The 77th session of the United Nations General Assembly was, in many ways, similar to the 76th session and many other previous sessions.
This should surprise no one. As is often the case, voices like those of Antonio Guterres — who called for “achieving and sustaining peace” — were drowned by those with the big guns and financial means to turn the Ukraine war into a long-drawn battlefield for their own strategic reasons.
Similar to Guterres, the words of the new UN General Assembly President Korosi Csaba seemed least practical or, sadly, even relevant.
“Responding to humanity’s most pressing challenges demands that we work together, and that we reinvigorate inclusive, networked and effective multilateralism and focus on that which unites us”, Korosi said in his speech.
Well of solutions
Korosi’s frame of reference to what, at least for now, seems like wishful thinking, is his understanding that the UN was created out of the “ashes of war” with the intention of being a “well of solutions”.
In truth, the UN Charter was signed in June 1945 to reflect an emerging new power paradigm that resulted from World War II. The UN power structure simply confirmed the gains of the victors of that war and granted the victorious countries far greater influence through their permanent membership in the UN Security Council and veto power, than the rest of the world combined.
This was not a deviation from the historical norm. After all, the League of Nations, the predecessor of the current UN, was founded in 1920 to confirm the new geopolitical realities that resulted from World War I.
The League of Nations was scrapped as it was deemed ‘ineffective’. This, however, was not the real reason behind its dismissal. In actuality, the League’s old structure and make-up simply did not correspond to the new power formations resulting from the Second World War, where old enemies became new friends and old friends became new enemies.
Effectiveness had little to do with the switch from the League to the UN, as the latter hardly managed to seriously address or resolve major political issues, from Palestine, to Maliand numerous other conflicts, including today’s war in Ukraine.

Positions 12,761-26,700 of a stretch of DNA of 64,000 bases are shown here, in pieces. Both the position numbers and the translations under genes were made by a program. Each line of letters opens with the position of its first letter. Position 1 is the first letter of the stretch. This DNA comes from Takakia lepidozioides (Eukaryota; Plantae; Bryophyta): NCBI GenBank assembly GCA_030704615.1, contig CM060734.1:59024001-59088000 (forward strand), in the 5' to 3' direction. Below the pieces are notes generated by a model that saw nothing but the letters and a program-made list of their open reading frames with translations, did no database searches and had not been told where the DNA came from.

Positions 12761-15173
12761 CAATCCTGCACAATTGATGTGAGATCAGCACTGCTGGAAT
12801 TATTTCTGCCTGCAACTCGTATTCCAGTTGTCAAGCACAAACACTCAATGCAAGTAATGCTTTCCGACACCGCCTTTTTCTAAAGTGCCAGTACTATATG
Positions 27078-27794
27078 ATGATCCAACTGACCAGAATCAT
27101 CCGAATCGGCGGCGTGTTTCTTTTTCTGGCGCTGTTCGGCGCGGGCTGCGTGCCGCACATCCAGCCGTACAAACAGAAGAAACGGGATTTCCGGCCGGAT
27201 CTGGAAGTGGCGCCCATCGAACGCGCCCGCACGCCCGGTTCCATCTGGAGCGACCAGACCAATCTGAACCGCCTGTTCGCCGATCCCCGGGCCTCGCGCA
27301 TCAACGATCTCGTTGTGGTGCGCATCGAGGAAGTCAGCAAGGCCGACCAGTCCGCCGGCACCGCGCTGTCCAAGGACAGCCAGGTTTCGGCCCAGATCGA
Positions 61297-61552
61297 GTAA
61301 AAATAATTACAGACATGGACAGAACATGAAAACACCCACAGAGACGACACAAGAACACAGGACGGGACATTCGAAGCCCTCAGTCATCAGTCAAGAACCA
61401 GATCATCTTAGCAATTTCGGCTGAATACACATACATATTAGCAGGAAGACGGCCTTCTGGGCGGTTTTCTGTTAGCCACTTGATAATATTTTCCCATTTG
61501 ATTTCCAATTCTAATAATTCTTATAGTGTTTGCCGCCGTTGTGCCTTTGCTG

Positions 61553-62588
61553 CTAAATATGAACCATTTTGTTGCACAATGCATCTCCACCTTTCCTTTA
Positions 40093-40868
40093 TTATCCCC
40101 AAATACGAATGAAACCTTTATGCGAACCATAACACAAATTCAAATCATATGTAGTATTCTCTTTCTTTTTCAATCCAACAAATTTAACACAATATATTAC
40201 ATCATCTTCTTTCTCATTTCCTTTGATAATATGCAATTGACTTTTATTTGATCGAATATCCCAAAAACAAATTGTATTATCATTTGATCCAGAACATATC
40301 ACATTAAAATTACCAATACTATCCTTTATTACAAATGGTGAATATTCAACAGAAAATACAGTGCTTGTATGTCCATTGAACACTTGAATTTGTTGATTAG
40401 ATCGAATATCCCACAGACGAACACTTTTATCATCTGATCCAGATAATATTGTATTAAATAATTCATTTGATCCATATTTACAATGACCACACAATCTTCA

Still, despite its many contradictions, and overall failure to deliver on its promises of peace and security, the UN continues to serve a role.
For smaller countries — in Africa, the Middle East and much of the Global South — the UN gives them a voice. But does it serve the purpose?
Spiralling global hunger crisis
In an open letter on September 20 addressing world leaders, over 200 humanitarian organisations, including OXFAM and Save the Children, stated that one person is likely to be dying every four seconds as a result of the “spiralling global hunger crisis”.
This crisis is more palpable in Africa than on any other continent. Though food shortages in Africa are an ongoing challenge, many signs have already indicated that an unprecedented crisis is looming, initiated by climate change, worsened by the Covid pandemic, and further accentuated by the Ukraine war and the disruption of critical supply routes.
Despite repeated pleas by UN organisations to prioritise Africa in terms of food shipments, the opposite became true. This begs the question: If the UN does not have the means and power to provide life-saving food to starving children, isn’t it, then, time to question the very mission of the world’s largest organisation?
True, there has been talking about urgent and long overdue UN reforms. Some want the UN to be reformed to reflect new democratic or economic realities, while others feel deserving of being permanent members of the UNSC. The West, of course, wants to keep the convenient power distribution in place as long as possible.
However, for a reformed UN to serve a noble mission and to live up to its lofty promises, the new power distribution should allocate places for all, regardless of military power or economic might. Till then, the UN may not be too effective in solving a lot of the world’s existing problems.
Ramzy Baroud is a journalist, author and editor. He is the author of six books.